Revisions create uncertain futureFollowing the newly announced tax revision plans, the local finance industry is divided on how the changes will help or hurt their businesses.
For securities firms, earlier joy has turned into caution. Brokerage shares jumped by more than 10 percent on Thursday after the government policy was released, but the shares slipped and traded weak on Friday.
Analysts explained that investors who had been overenthusiastic about the policies’ impact were backtracking after concluding that the establishment of Individual Savings Accounts (ISA) and tax breaks for holders of overseas investment funds cannot be a cure-all for the local ailing financial market.
An ISA combines various financial products in one basket and offers tax breaks for account holders.
“The tax revision policy will certainly help some investors who want to invest even more, but the impact is limited in bringing massive numbers of new investors into the money market,” said Yoo Seung-chang, a senior analyst at KB Investment & Securities. “Investors won’t risk thousands of won just to save some income tax.
However, analysts contended that Thursday’s tax revision will benefit the financial industry overall.
They said that securities firms and asset management firms, despite being unlisted on the stock market, will see profit boosts in the long term thanks to the tax breaks on overseas investment funds.
“The local stock market is slowing down, which is making investors expand overseas investments,” said Kang Seung-gun, an analyst at Daishin Securities.
“There is plenty of demand that can boost securities firms’ profits, because the payout from overseas investment funds is higher than local equity funds.”
Bank shares on Friday rose on average 0.7 percent compared to the previous trading day in the wake of the revisions.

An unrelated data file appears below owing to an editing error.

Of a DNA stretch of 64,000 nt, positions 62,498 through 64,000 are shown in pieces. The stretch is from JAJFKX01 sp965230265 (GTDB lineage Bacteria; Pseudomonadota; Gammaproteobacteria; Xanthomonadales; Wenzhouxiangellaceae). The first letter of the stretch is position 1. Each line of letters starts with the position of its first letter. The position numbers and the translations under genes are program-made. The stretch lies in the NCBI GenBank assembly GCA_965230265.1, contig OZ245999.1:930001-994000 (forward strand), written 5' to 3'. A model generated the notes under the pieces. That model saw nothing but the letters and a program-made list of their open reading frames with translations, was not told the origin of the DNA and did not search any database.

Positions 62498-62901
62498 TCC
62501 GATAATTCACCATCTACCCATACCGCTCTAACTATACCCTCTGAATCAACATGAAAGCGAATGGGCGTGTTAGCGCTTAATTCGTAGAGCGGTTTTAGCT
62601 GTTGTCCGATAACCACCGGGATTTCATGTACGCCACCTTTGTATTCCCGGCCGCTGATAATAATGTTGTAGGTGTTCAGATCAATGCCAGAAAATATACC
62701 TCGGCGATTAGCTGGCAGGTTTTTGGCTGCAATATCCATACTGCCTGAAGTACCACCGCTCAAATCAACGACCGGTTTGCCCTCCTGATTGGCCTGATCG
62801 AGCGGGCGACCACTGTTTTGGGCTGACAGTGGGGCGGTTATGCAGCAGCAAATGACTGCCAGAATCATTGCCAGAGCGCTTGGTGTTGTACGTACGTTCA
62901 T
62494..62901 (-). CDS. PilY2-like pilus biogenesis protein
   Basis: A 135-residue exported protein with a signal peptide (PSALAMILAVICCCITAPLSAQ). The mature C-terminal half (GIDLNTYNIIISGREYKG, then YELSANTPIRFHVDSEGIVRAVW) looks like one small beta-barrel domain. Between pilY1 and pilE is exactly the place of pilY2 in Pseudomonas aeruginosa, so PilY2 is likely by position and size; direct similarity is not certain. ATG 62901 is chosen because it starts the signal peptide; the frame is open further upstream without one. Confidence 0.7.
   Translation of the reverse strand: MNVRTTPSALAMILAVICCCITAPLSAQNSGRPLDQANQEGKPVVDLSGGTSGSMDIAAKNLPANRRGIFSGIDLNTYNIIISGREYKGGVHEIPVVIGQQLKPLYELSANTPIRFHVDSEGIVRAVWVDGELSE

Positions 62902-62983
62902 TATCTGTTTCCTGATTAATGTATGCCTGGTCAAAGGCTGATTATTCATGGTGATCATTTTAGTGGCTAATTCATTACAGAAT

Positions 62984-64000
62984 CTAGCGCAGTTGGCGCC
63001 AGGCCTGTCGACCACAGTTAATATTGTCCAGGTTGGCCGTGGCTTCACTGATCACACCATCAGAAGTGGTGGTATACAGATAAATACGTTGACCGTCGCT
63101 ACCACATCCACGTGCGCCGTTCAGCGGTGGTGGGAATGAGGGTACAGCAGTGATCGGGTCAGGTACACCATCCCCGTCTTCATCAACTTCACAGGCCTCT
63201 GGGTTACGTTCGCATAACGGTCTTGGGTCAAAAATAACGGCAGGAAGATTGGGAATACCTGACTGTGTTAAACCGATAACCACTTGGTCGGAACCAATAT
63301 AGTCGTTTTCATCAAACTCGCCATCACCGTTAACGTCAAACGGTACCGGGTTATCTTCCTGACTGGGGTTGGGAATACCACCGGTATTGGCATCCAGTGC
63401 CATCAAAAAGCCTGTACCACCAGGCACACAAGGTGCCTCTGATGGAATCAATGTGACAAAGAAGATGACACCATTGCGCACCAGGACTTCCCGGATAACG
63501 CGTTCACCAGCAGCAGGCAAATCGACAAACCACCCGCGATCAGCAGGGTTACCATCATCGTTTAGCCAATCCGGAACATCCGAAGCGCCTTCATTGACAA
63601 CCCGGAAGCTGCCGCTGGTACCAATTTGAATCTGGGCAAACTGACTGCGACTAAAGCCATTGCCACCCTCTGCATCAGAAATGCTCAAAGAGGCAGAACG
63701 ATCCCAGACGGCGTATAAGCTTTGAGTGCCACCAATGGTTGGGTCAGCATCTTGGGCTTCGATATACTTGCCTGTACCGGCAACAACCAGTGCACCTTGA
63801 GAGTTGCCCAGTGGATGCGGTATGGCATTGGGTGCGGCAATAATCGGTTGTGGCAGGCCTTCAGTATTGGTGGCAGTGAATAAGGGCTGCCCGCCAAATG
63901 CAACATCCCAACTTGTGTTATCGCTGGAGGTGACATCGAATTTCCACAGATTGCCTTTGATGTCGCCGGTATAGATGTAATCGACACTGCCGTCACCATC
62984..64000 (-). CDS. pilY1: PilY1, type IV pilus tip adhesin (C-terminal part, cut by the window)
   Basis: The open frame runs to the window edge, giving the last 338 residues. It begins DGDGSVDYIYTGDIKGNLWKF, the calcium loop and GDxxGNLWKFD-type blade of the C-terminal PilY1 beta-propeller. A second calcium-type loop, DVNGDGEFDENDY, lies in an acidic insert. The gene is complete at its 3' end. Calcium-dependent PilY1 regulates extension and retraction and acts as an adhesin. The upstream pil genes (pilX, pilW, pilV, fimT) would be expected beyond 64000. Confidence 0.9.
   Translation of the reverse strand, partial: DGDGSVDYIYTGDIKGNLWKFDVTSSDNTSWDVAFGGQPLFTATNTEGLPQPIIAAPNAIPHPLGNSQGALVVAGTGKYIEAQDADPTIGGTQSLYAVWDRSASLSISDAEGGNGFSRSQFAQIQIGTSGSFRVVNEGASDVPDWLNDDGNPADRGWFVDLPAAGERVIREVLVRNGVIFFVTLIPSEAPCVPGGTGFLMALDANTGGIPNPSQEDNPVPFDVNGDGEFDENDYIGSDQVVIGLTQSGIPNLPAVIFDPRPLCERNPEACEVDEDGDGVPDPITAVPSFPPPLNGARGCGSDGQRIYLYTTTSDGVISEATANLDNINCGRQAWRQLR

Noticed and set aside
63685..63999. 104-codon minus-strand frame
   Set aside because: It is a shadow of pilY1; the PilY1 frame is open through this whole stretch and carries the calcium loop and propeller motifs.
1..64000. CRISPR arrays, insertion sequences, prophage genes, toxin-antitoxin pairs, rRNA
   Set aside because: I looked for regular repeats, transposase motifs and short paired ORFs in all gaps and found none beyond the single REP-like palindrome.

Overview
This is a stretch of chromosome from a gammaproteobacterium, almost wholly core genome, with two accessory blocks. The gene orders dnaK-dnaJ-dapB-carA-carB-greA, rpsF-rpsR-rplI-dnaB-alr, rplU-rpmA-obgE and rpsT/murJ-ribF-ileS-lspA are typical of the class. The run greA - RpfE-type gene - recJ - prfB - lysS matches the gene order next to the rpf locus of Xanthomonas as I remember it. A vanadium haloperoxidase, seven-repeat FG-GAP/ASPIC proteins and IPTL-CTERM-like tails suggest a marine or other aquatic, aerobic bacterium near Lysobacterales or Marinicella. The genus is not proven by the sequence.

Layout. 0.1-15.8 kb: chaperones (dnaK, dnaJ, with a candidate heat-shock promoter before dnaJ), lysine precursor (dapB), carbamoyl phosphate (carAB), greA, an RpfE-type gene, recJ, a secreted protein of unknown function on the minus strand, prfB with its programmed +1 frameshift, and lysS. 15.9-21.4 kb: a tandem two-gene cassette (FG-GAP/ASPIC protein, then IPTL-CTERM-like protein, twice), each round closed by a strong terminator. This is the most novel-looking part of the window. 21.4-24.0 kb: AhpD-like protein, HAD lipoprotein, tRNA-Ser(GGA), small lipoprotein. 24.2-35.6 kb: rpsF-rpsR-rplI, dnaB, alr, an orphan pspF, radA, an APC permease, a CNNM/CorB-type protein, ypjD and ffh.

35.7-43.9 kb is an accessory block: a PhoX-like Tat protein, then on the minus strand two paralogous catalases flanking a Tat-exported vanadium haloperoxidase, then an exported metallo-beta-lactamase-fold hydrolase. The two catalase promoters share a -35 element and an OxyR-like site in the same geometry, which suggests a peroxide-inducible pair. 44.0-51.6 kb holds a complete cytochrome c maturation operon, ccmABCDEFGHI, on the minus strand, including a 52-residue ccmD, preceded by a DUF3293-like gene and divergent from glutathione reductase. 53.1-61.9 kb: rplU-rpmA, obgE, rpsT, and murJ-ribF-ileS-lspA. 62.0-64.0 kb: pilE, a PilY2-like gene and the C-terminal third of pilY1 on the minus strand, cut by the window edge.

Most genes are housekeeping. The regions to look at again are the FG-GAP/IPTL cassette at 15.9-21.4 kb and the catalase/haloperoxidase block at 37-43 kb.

Local asset management firms are preparing to release different tax-free overseas investment funds to attract investors with different demands.
Index-linked funds targeting advanced economies like the United States, Europe and Japan are being considered for conservative investors, as some are mid-risk products rooted in developing economies in Asia.
But small-sized mutual finance companies, such as National Agricultural Cooperative Federation (Nonghyup), National Credit Union Federation of Korea and Korean Federation of Community Credit Cooperatives (KFCC), are seen to be hurt by these revisions.
For one, the reforms abolish tax exemption benefits for dividend income produced by the mutual finance firms.
Mutual finance companies collect a set amount of funds from its union members and return profits generated from the management of the funds, in the form of dividends. For many years, these dividends were non-taxable as long as they were under 10 million won ($8,580) per person.
But things are about to change. According to the new regulations, a 5 percent tax will be levied on these dividends from next year, and the rate will rise to 9 percent from 2017.
The government is also set to levy taxes on interest income from trust fund deposits set up at mutual finance companies, which have been non-taxable below 30 million won.
Market players worry about an exodus of union members, which would eventually deteriorate their competitiveness within the broader financial industry.
“If taxes are levied on dividend incomes, we will have difficulty collecting new investments from union members … and this will in turn hurt our financial health,” said a mutual finance firm official who requested anonymity.
BY PARK JUNG-YOUN, KIM JI-YOON [firstname.lastname@example.org]